Thousands of Greeks protested outside parliament on Wednesday against the left-led coalition government and the latest wave of austerity measures demanded by the country’s international lenders in exchange for vital bailout funds.
Demonstrators in Syntagma square – the scene of violent clashes in recent years – held banners reading “Go home!” and chanted “Shame on you!”
“We protest against the lies that (Prime Minister) Alexis Tsipras told the Greek people,” said 60-year old protester Ioannis Papadopoulos holding a banner reading “Resign!”.
“They (the coalition government) destroyed Greece,” he said.
Greece’s parliament approved several waves of austerity measures in May and June, including pension reforms and tax hikes, in exchange for a tranche of 7.5 billion euros which is expected to be disbursed next week.
But after six years of sacrifices most Greeks believe the government cannot pull the country out of its worst debt crisis in decades, according to a survey by Alco pollsters which was published for Ta Nea newspaper.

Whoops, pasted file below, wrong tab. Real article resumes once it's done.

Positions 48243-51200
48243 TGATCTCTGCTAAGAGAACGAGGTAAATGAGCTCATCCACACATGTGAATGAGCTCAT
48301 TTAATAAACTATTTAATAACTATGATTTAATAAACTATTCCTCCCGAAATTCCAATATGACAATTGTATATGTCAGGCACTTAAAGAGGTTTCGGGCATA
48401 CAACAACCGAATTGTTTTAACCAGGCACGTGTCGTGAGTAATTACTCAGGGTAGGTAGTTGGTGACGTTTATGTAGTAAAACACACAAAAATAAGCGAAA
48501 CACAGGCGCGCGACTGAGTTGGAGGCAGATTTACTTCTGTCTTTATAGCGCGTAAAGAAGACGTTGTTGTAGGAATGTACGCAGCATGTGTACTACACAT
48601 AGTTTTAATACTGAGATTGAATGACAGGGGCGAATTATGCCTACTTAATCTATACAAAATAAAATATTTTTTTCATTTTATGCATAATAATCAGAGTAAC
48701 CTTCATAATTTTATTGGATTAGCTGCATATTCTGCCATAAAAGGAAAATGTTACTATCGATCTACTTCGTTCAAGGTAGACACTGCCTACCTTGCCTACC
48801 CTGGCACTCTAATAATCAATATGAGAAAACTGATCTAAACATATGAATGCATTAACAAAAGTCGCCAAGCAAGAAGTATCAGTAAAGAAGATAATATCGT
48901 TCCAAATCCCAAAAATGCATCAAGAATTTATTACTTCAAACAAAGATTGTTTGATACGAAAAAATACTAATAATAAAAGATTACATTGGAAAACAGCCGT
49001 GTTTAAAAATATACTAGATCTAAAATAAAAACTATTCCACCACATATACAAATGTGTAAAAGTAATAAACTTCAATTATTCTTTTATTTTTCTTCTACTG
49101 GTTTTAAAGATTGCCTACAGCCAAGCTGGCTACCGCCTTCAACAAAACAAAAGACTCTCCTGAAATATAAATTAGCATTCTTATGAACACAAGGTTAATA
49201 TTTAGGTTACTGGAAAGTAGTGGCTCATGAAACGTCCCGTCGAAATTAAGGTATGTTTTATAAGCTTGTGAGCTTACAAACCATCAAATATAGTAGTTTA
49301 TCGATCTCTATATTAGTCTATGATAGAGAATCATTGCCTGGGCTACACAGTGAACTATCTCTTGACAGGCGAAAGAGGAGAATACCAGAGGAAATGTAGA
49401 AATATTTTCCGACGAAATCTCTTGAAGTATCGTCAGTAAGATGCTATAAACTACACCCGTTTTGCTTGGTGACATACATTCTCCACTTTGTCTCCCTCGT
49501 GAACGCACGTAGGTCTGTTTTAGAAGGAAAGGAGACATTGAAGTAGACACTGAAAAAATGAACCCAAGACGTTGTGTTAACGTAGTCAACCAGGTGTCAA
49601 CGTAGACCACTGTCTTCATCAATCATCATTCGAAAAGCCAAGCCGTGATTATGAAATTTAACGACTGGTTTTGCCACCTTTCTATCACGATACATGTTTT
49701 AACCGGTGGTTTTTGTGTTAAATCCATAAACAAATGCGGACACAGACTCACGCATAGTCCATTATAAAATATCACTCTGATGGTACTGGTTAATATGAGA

While Wednesday’s rally was the largest since February, with over 5,000 people, it was brief and peaceful.
It took place as lawmakers debated a bill offering big investors more than a decade of no tax hikes, in an effort to promote entrepreneurship in a country struggling to return to growth after almost seven years of recession.
Outside parliament, recordings of Tsipras’s pre-election speeches promising to protect pensions and scrap an unpopular property tax blared from loudspeakers as protesters booed.
The government has accused the main conservative opposition of organising the protest behind the scenes. Organisers deny it.
Despite his pledges to end austerity and tear up the country’s EU/IMF bailouts, the leftist premier was finally forced to cave into foreign lenders’ demands in July, and sign up to a new bailout to keep the country in the euro zone.
Since the coalition government was re-elected in September, participation in street protests has been thin. But scuffles often break out during events attended by ministers and union resistance has been growing.
On Tuesday, Greek civil aviation workers announced a five-day strike from June 20 to June 25, to protest the long-term lease of 14 regional airports as agreed under the bailout.
Port workers have been on 48-hour rolling strikes since last month to protest at the sale of Greece’s two largest ports in Piraeus and Thessaloniki.
Workers at state railways operator TRAINOSE have also been staging stoppages against its privatisation and plan a 24-hour strike on June 22, when final bids from investors are due.
Greece’s central bank said on Wednesday the economy was expected to contract only slightly this year, but called on the country’s European peers to grant it debt relief and lower its fiscal targets to help ease the belt-tightening.